Without eight years of accumulated experience, today's scenario would have been impossible. Eight years of opposition KMT interaction with the CCP will enable the ruling KMT to interact smoothly and constructively with the CCP. Conversely, eight years of Democratic Progressive Party misrule has thoroughly discredited Taiwan independence and the DPP's Closed Door Policy. Eight years of DPP misrule has transformed the DPP into a reluctant but persuasive witness on behalf of the KMT's new cross-strait policy. For cross-strait relations, the past eight years have been a blessing in disguise.

As Beijing sees it, Taiwan independence momentum has been building over the past eight years. The Rectification of Names and Authoring of a New Constitution campaigns, the Plebiscite to Join the UN, and efforts to stuff the Republic of China down the Memory Hole, have forced Beijing to look more favorably on "maintaining the status quo." A Bush/Hu hotline exchange affirmed the 1992 Consensus and One China, Different Interpretations, and that "opposing independence had higher priority than promoting reunification." Meanwhile on Taiwan, Chen Shui-bian's misrule and malfeasance, his campaigns to purge Chiang's legacy, insult Chiang's memory, demolish Chiang's name plaques, demagogue the 228 Incident, Rectify Names and Author of a New Constitution, hold Plebiscites to Join the UN, have infuriated the public, undermined the legitimacy of Taiwan independence, and provoked doubts about the DPP's Closed Door policy.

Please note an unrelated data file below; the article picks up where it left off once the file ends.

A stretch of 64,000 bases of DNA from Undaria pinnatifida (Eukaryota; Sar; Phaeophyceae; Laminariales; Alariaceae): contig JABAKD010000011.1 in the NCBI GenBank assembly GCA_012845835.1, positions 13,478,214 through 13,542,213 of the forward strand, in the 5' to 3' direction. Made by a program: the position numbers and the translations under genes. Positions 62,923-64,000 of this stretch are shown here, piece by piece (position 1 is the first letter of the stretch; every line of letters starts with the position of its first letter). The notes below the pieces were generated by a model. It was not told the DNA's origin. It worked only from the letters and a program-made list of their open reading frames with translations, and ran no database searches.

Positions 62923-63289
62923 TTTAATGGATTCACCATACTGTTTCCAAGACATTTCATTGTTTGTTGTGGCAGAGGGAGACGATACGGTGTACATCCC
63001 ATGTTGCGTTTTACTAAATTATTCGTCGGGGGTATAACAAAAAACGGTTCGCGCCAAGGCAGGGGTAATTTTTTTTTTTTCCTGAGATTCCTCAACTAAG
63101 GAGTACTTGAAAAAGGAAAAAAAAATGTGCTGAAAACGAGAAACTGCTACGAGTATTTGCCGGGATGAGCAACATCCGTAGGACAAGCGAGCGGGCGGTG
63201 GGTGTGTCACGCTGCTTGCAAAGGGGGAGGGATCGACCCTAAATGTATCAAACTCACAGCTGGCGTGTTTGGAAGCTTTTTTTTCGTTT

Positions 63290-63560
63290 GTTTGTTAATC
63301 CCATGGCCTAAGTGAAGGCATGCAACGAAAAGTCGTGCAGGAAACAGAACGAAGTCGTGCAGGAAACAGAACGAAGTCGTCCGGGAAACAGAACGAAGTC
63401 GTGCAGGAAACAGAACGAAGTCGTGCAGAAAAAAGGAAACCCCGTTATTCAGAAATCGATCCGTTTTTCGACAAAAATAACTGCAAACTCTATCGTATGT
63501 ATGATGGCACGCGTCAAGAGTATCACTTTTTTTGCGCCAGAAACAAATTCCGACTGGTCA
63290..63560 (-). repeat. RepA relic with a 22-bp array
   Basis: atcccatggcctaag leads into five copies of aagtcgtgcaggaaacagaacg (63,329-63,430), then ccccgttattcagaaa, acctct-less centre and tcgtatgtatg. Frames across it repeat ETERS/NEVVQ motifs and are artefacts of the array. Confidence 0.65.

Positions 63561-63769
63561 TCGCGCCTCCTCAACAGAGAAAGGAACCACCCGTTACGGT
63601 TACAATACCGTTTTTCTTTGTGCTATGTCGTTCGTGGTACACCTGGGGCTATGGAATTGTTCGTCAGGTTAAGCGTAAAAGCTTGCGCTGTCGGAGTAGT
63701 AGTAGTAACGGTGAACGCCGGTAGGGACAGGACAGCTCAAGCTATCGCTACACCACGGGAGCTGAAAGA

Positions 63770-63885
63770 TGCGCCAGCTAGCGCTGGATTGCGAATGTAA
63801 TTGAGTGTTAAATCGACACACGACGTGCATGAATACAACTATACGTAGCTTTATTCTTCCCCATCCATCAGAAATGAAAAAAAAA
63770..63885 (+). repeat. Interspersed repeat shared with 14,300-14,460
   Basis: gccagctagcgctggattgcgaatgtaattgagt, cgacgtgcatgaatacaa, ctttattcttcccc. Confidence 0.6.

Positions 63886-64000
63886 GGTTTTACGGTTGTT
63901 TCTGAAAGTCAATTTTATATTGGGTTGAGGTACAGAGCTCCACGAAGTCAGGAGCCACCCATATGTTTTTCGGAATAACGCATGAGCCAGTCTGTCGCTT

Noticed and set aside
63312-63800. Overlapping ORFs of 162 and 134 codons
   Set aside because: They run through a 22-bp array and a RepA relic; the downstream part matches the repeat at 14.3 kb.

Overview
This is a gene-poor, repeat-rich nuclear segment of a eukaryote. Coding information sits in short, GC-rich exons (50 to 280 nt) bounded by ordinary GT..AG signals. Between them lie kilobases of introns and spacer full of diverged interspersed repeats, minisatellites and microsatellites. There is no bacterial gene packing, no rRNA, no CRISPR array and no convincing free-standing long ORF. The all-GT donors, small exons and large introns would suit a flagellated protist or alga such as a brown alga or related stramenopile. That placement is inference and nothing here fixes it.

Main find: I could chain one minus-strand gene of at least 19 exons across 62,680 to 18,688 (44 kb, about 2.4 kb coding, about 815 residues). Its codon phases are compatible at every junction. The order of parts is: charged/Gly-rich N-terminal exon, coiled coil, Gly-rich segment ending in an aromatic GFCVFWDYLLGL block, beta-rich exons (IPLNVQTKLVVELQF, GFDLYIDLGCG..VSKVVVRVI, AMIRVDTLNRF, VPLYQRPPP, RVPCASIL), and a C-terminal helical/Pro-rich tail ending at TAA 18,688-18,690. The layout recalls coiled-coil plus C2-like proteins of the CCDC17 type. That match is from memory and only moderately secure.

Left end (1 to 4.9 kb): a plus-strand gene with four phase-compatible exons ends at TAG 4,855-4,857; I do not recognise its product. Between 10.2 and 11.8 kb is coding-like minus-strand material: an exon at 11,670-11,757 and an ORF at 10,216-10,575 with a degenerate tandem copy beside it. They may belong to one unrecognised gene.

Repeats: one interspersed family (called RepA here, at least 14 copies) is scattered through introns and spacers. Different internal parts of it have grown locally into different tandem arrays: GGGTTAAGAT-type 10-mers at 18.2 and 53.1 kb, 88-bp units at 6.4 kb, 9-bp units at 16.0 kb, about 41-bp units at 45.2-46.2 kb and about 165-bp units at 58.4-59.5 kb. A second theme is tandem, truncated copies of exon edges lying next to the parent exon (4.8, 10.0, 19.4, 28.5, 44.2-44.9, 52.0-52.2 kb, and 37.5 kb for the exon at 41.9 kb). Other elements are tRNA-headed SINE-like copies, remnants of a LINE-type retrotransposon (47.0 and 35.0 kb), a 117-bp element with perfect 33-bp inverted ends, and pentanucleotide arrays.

The two sides of the Taiwan Strait have taken note of two entirely opposite trends. The mainland authorities have noted the Taiwan independence movement's increased momentum. The public on Taiwan has noted the Taiwan independence movement's diminished credibility. Amidst these opposing trends, the KMT and the CCP have won over public opinion. The public has endorsed the KMT's policy of open exchanges. Ma Ying-jeou, as spokesman for a new cross-strait policy, emerged victorious in the presidential election. Who created this situation? Who but the DPP? Who but Chen Shui-bian?

After an eight-year War of Resistance against the DPP, the opposition KMT is again the ruling party. The KMT knows what it means to lose power. The CCP should take the KMT's experience to heart. It should remember that the people are the masters and government authority originates with them. After eight years of interaction, the leadership on both sides of the strait must behave not like rivals jockeying for advantage, but like stakeholders promoting mutual advantage. After all, the two sides have a common cause -- the welfare of the people. They may be opponents, but they are also allies. This precious eight year legacy is something that both sides should cherish and maintain.

As for the DPP, its eight years in power created the conditions that made the Hu Hsiao Summit a possibility and a reality. It makes no difference that it was the farthest thing from the DPP's intention. The indisputable fact is the DPP made it all possible.

2008.04.17 02:43 am